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Author Topic: Win 95 Compatibility?  (Read 6601 times)

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Amats

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    Win 95 Compatibility?
    « on: January 15, 2017, 01:10:05 PM »
    Hi I had 3 old computers that I use for old programs and games for Win95C, Win98se, and WinXP.  I took all the hard drives out of them and got rid of the cases and other components because they got contaminated with formaldehyde which started causing problems with air quality.  I'm thinking instead of finding a computer for each operating system, to find one computer with a cpu that would be compatible with all three systems and install a hot swap tray for the hard drives.  I think I may have found one but I have a question.  I found a Dell Dimension desktop with a pentium 4 that is 1.3 ghz.  I know it will run win98se and winxp but not sure if it will run win95c.  Anyone know about this?
    American Pro (Comp USA) 1998 custom order
    Pentium Pro 686 processor, 150 - 200MHz
    Socket 8
    Sound Blaster 16
    Windows 95

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    Re: Win 95 Compatibility?
    « Reply #1 on: January 15, 2017, 04:21:09 PM »
    The pentium 4 is compatible with all Windows systems.
    The issue will be the chip set used on the motherboard. But even if it has a unknowns chipset, windows 95 with install a generic set of drivers. The down side is that your VGA resolution may be very limited.
    This might help:
    https://en.wikipedia.org/wiki/List_of_Intel_chipsets

    camerongray



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    Re: Win 95 Compatibility?
    « Reply #2 on: January 15, 2017, 04:29:12 PM »
    Have you looked into running virtual machines on a much more modern computer to run the old OSs?  This would usually be your best bet as you'd be working with modern, reliable hardware.  The only potential issue you may have would be if you need to connect specialised hardware to the Windows 9x machine.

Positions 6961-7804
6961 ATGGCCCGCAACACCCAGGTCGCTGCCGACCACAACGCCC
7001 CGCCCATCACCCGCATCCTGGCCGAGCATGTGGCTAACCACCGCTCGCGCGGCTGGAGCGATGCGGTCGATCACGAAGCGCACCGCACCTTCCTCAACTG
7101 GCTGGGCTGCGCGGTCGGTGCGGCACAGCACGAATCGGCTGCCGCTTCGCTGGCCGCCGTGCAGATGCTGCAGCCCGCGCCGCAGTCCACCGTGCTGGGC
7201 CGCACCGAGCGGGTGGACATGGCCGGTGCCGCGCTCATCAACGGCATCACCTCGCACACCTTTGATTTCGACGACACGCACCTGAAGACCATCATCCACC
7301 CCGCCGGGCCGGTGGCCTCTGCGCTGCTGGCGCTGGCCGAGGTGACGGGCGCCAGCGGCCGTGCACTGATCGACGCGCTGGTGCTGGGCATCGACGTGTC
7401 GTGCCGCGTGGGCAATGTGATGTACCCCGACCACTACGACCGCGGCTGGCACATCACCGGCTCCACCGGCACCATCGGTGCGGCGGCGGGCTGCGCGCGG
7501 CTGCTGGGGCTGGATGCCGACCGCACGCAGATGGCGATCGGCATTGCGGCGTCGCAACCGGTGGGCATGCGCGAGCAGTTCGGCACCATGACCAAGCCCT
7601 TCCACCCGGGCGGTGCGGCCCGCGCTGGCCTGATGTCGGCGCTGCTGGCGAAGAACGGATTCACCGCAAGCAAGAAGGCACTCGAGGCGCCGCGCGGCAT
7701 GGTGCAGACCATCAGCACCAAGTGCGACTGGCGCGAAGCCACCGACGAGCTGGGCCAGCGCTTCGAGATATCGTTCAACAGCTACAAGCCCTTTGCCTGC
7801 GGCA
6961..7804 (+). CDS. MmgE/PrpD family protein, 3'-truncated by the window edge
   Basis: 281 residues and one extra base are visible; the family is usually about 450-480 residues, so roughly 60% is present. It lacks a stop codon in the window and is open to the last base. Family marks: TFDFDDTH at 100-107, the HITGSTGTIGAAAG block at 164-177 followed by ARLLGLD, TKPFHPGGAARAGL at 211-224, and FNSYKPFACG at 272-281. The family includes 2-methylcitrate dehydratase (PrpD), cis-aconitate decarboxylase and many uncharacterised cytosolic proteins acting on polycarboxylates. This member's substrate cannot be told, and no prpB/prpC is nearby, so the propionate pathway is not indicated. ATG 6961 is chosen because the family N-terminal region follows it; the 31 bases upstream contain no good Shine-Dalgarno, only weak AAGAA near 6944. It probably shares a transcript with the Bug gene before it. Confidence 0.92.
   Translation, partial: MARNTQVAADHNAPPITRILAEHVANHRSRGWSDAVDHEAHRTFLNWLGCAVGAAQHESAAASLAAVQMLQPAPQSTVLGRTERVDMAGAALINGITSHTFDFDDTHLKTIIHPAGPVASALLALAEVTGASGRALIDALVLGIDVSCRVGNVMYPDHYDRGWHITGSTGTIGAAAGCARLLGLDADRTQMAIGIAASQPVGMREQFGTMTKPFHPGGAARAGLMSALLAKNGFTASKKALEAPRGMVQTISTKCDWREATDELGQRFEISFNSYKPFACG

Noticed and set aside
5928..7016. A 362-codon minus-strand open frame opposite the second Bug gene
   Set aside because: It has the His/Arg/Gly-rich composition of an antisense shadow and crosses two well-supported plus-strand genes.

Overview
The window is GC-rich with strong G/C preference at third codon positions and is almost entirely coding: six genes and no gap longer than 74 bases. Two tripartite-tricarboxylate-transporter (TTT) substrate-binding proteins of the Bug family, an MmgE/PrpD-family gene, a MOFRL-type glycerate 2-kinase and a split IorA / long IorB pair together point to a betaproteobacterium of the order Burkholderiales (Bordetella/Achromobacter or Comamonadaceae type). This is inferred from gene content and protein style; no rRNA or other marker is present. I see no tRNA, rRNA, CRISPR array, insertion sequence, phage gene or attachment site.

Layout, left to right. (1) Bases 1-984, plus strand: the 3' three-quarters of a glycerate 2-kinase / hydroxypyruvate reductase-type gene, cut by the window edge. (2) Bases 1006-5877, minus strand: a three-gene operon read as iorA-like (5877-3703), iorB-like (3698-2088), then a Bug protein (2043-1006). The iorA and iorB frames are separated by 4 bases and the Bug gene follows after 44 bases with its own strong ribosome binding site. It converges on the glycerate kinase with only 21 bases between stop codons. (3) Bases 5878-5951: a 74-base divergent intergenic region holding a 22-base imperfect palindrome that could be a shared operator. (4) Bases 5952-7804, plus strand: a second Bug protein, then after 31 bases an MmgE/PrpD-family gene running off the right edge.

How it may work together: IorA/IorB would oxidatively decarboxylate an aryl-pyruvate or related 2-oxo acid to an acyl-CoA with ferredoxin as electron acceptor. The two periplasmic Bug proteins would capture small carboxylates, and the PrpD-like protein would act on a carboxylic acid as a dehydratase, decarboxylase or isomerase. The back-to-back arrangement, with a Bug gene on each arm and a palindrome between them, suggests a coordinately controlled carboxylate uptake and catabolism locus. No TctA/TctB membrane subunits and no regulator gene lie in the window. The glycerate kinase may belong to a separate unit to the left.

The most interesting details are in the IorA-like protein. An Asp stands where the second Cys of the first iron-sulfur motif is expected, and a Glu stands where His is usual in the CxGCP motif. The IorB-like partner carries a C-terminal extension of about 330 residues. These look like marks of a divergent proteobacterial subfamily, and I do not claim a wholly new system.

patio

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    Re: Win 95 Compatibility?
    « Reply #3 on: January 15, 2017, 04:36:03 PM »
    You saying he can just run an existing HDD in a VM ? ?

    Not sure thats what he's lookin to do...and it didn't think it could be done.
       
     
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    BC_Programmer


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    Re: Win 95 Compatibility?
    « Reply #4 on: January 15, 2017, 04:38:52 PM »
    The pentium 4 is compatible with all Windows systems.

    Beyond a certain speed- a little over about 2Ghz, the Windows Kernel will crash  with a divide by zero error.
    I was trying to dereference Null Pointers before it was cool.

    camerongray



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    Re: Win 95 Compatibility?
    « Reply #5 on: January 16, 2017, 03:06:52 AM »
    You saying he can just run an existing HDD in a VM ? ?

    Not sure thats what he's lookin to do...and it didn't think it could be done.

    You can definitely pass a physical drive through to a VM, or you can take an image of the physical disk then boot the image on the VM from modern, faster, more reliable hard drive/ssd.

    Sure it's not the best option in all cases (specialised hardware being one) but if it's just to use a couple of old applications occasionally it may be more practical than relying on an old machine and even older hard drives.

    BC_Programmer


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    Re: Win 95 Compatibility?
    « Reply #6 on: January 16, 2017, 10:11:39 AM »
    Just to clarify what I posted: I'm talking about Windows 9x in my previous post! More recent versions of Windows obviously run on CPU's that run at 2.1Ghz or higher.
    I was trying to dereference Null Pointers before it was cool.

    patio

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    Re: Win 95 Compatibility?
    « Reply #7 on: January 16, 2017, 10:16:56 AM »
    Thanx Cameron...never knew you could simply pass thru a HDD with a pre-installed OS in a VM.
       
     
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    DaveLembke



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    Re: Win 95 Compatibility?
    « Reply #8 on: January 16, 2017, 10:36:10 AM »
    Quote
    Hi I had 3 old computers that I use for old programs and games for Win95C, Win98se, and WinXP.  I took all the hard drives out of them and got rid of the cases and other components because they got contaminated with formaldehyde which started causing problems with air quality.

    Curious how these got contaminated with formaldehyde... were these originally in an industrial environment?

    For the fact that you want to run old games on these OS's, Virtual machines dont work out too good for gaming. Speaking from own experience. I tried to get some games to work in virtual environments and most dont work, others that do work the fps is horrible. Unless your using DOSBOX which works fine for most DOS games.